The online portal developed by the BBRS allows each party to see any evidence the other has provided.
In cases seen by the BBRS so far, it has been clear that a dispute might have been resolved earlier if parties had seen and understood the evidence submitted by the other.
In cases that go through the BBRS adjudication process, an independent Case Assessor will study all the evidence submitted and, taking account of relevant law, regulations, guidance and codes of practice etc., determine the dispute by reference to what is, in their opinion, fair and reasonable in the circumstances.
The Case Assessor will make a Provisional Determination, which both parties are able to comment on within 28 days. The Case Assessor will consider any such comments received before making a Determination.
This helps to ensure that both parties feel they have been heard, and offers them the opportunity to intervene if they believe something has been misinterpreted or missed by the Case Assessor.
The BBRS is always able to review a case which meets the scheme’s eligibility conditions. However, in some circumstances the BBRS may be able to consider cases that are technically ineligible. Such a ‘Concessionary Case’ might include, for example, a business with a turnover slightly above the stated financial thresholds.
For these ‘Concessionary Cases’ to progress, the BBRS, the complainant, and the bank must all agree. The banks have agreed to act reasonably and in good faith when considering whether a Concessionary Case proposed by the BBRS can proceed.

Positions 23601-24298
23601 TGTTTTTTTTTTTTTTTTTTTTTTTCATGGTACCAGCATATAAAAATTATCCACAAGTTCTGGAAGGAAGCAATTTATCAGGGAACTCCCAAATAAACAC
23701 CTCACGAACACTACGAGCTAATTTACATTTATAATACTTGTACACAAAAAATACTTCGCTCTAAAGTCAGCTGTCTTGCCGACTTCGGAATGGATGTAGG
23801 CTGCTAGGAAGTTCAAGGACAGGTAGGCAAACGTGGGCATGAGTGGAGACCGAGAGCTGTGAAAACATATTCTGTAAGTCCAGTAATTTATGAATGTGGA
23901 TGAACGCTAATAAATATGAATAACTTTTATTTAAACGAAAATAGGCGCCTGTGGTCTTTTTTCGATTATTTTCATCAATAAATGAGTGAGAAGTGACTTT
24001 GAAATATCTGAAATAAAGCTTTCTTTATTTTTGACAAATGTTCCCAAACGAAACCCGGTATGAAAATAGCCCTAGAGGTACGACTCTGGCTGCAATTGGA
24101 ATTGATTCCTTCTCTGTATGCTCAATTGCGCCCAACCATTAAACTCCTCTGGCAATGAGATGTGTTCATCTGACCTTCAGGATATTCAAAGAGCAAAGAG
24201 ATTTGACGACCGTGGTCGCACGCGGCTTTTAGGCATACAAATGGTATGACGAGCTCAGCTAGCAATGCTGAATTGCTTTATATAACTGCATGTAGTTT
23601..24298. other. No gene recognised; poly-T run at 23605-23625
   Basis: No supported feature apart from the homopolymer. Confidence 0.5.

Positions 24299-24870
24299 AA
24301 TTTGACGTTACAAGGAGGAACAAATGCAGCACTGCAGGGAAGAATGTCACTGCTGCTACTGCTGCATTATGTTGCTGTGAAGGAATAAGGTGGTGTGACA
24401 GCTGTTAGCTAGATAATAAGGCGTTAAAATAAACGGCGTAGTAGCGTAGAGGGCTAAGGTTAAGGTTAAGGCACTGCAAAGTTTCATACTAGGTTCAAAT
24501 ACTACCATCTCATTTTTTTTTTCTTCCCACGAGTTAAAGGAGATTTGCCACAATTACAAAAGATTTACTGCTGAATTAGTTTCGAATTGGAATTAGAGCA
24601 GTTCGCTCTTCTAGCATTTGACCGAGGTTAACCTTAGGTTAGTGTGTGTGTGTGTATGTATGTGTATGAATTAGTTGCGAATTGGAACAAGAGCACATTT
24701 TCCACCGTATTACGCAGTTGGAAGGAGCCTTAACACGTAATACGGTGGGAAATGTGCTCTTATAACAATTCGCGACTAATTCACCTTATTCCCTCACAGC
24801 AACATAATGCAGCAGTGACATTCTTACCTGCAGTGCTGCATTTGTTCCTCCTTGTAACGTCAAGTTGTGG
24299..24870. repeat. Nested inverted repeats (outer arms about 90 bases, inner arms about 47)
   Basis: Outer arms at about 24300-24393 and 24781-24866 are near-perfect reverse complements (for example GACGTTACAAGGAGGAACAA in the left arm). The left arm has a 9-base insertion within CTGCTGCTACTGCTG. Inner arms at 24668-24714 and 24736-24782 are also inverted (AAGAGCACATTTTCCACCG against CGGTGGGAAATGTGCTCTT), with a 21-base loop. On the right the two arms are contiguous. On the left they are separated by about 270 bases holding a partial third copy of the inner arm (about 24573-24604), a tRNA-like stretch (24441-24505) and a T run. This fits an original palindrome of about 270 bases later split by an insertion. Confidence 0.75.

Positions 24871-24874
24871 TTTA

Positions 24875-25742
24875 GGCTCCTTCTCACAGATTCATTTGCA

If the bank disagrees with the BBRS’ request then they must provide both the BBRS and the customer with an explanation. This enables the BBRS to discuss the reasons with the customer, and to challenge the bank if necessary.
All customers who wonder whether their complaint falls within the BBRS’ eligibility criteria, or who consider they may qualify as a concessionary case, are recommended to contact the BBRS.
It is important to stress that unlike most ombudsman style schemes, the BBRS accepts historical cases for review.
The BBRS’ Historical Scheme covers complaints first registered with the bank in the period from 1 December 2001 to 31 March 2019. Businesses may qualify for our service if they had turnover between £1 million and £6.5 million per annum at the time of their complaint, and their case has not already been settled, subject to an independent review, or gone to court. This includes businesses which have since closed, merged or been sold.
Cases relating to incidents that took place on or after 1 April 2019 are covered by the BBRS’ Contemporary Scheme. This scheme is for businesses with turnover of up to £10m per annum, total assets up to £7.5m, and which are not eligible to take their complaint to the Financial Ombudsman Service.
Smaller SMEs may have a complaint that fits the eligibility criteria of the Financial Ombudsman Service and BBRS has a close working relationship with that service to ensure that complaints are dealt with by the appropriate organisation.
The BBRS is urging all SMEs with a historical complaint to register promptly, as the Historical Scheme will close for new complaints on 14 February 2023. You can view the full eligibility criteria, find out more about the BBRS, and register a business banking complaint directly by visiting the BBRS website.